Childbirth simulator provides hands-on training

Specialties Ob/Gyn


14:57 06 October 04 news service A device that simulates childbirth has been developed to enable obstetricians to learn how to perform the procedure for the first time.

Designed by a team of researchers from Institut National des Sciences Appliquées and the Hôpital de la Croix Rousse, both in Lyon, France, the device simulates the delivery of an infant using a hydraulic system which simulates the movement of a baby through its mother's pelvis.

Called BirthSIM, the system simulates a pelvis and a newborn baby's head. It uses a pneumatic drive, attached to a computer, to imitate contractions and the mother's pushing.

Sensors connected to the pneumatic system and the model of the baby's head can determine whether a student is applying too much pressure in encouraging the baby through the pelvis, or applying excessive pressure to its head.

Current models

Various forms of simple models are currently used to train midwives, doctors and obstetricians. But these lack flexibility and cannot offer novices a realistic simulation of delivery, the researchers say.

"These simulators do not help students to practice the gestures they should safely use to help the newborn in normal and at-risk situations of delivery," write Maurice Bétemps and colleagues in a paper presented at the IROS 2004 conference in Sendai, Japan on Saturday.

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Now what I want to know is does it also simulate the screaming, swearing and other shenanigans that real life deliveries also entail.


20,964 Posts

Specializes in Specializes in L/D, newborn, GYN, LTC, Dialysis.


but I say, nothing could ever duplicate the real and powerful feeling of delivering a baby into your hands in real life. It's electric and it's amazing; nothing can simulate that.

It does remind us tho, that dystocia drilling and discussing needs always be at the forefront of our minds. Cause that is one thing that can really get us in trouble.


829 Posts

Hmmm. Sounds kinda creepy.

allnurses Guide

Spidey's mom, ADN, BSN, RN

11,302 Posts

Hmmm. Sounds kinda creepy.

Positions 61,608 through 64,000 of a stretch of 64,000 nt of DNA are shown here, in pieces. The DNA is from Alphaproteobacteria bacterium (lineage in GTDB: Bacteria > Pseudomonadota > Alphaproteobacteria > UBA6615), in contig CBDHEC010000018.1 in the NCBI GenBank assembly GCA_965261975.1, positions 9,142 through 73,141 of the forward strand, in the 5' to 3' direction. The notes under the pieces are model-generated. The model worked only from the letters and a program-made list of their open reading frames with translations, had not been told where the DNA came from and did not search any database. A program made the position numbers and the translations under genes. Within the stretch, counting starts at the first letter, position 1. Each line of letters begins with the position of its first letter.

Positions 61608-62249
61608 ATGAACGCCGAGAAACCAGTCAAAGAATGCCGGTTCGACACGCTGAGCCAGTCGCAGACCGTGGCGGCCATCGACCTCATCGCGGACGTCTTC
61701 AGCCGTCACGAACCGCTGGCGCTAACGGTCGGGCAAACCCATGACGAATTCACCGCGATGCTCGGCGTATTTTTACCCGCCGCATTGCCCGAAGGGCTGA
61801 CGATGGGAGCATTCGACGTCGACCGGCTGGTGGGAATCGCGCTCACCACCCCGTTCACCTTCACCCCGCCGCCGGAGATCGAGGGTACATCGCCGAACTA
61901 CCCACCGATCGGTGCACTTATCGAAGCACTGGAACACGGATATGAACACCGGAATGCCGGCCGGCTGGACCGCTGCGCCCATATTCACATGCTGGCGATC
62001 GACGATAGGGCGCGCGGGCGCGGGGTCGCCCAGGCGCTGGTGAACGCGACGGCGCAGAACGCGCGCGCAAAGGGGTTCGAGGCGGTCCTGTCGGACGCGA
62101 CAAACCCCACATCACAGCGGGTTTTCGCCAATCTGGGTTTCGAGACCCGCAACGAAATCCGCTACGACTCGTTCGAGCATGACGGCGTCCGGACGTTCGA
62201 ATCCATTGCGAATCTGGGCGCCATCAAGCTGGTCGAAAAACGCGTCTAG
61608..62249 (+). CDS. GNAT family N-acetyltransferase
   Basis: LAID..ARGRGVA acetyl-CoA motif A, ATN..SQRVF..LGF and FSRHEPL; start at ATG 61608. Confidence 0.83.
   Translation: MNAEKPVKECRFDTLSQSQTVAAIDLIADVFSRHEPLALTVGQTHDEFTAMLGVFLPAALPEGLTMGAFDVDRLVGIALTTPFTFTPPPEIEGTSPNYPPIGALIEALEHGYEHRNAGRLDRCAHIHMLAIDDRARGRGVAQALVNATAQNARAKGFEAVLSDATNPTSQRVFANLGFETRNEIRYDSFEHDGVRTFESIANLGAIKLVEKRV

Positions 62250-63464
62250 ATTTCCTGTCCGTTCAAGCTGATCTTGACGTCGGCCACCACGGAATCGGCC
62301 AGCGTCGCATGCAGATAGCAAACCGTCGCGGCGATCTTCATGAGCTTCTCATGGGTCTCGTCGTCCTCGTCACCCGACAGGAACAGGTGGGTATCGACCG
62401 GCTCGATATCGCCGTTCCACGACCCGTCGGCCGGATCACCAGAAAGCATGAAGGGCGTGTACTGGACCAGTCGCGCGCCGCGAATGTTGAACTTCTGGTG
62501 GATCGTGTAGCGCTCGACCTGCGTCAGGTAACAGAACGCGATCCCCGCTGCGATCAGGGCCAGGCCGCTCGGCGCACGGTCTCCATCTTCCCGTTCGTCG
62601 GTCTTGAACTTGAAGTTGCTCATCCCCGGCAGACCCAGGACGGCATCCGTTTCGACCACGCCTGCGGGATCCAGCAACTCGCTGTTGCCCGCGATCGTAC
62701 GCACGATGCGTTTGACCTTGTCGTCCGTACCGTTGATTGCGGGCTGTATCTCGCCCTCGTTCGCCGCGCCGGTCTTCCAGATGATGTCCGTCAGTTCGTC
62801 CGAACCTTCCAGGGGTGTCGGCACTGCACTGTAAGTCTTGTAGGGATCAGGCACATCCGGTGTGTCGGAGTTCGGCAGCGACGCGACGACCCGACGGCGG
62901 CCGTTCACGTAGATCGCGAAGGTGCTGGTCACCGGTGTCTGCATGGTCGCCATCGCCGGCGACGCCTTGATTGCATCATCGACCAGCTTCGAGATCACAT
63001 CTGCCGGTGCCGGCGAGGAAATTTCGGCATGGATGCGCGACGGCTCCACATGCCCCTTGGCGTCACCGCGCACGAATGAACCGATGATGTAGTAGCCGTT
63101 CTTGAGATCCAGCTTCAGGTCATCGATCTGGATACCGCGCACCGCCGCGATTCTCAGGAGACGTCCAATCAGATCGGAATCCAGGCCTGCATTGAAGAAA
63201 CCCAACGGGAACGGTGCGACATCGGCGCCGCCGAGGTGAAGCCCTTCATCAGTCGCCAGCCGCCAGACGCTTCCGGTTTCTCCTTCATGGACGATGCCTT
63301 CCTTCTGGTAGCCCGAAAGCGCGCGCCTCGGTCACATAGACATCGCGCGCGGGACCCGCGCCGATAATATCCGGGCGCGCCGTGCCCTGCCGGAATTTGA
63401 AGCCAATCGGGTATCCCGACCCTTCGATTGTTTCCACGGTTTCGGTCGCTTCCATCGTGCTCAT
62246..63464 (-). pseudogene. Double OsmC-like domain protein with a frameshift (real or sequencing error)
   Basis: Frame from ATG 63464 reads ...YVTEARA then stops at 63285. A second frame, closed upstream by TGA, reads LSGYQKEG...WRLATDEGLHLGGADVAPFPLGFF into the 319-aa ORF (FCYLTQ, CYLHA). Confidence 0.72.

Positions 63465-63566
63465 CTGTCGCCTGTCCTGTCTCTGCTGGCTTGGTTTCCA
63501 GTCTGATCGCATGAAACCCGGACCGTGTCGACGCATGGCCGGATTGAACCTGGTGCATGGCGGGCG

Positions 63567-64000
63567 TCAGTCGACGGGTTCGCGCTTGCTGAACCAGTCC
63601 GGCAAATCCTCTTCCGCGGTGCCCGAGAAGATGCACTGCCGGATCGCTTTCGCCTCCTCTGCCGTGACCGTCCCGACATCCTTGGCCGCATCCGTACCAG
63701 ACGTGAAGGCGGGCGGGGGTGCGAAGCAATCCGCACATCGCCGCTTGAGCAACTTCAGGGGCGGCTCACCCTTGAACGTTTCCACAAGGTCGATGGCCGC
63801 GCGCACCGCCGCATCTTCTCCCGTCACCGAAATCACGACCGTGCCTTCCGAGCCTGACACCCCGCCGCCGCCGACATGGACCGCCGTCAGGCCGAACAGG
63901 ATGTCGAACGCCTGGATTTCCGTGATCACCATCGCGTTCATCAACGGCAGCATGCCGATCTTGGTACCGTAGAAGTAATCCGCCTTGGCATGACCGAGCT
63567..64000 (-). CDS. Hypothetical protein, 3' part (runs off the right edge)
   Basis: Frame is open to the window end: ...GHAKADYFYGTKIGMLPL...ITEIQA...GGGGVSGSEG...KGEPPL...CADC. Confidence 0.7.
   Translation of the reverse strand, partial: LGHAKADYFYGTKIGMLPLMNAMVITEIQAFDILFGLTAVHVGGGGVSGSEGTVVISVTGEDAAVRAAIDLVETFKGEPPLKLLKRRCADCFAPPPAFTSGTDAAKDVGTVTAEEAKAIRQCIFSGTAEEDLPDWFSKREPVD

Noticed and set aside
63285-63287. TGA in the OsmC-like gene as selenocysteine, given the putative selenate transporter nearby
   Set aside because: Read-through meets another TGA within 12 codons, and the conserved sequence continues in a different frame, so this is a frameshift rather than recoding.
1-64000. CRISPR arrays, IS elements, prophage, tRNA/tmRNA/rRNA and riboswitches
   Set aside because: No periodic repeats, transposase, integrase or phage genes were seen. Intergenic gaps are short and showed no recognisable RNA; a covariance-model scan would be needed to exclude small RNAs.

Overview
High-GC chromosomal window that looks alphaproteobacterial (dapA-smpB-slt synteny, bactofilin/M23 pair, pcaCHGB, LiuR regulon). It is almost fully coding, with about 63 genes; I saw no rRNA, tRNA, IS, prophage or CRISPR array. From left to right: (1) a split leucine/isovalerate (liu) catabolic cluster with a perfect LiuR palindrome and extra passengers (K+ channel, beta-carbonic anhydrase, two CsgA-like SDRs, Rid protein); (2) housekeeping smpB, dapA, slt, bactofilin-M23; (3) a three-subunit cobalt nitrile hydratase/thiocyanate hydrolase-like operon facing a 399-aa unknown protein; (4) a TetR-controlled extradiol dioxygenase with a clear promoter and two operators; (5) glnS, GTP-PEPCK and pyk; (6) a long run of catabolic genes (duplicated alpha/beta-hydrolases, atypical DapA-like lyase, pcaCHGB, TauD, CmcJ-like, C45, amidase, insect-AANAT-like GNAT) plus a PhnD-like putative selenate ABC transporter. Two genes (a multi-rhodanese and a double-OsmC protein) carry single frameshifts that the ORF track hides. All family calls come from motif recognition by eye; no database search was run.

That is what I was thinking . . sorta like a Stephen King short story.

Remembering the one where a woman just left her Lamaze class only to be hit by a car and beheaded .. she went into labor there on the sidewalk and the head part was doing Lamaze breathing in order to deliver the baby safely . . . or something to that effect. It has been 21 years since I read it while preggers with my 1st and one of the reasons I stopped reading SK.




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Specializes in Specializes in L/D, newborn, GYN, LTC, Dialysis.

oh good grief, Steph. that is horrible.


534 Posts

Specializes in private duty/home health, med/surg.

Oooh, I remember that one, stevielynn. I didn't remember that it was a Stephen King story. It wasn't a Lamaze class--her doctor had supposedly invented this Lamaze-style breathing method (hence, the name of the story -- "The Breathing Method"). Very creepy.

I don't see how any simulator, no matter how sophisticated, could possibly come close to the real thing.


1,987 Posts

Wow... that is incredible. As fergus says, there's no way to simulate the actual event. The sense of power from the woman, the actual life coming into being, etc. But it is good to have a way for docs to get as close as possible to simulate emergencies.

I've been simulators like those in Childbirth Graphics which are used in midwifery schools. They typically one $600 for one device and there are many to choose from.

I wonder how much the one in France costs? I bet that one comes with a hefty sum...

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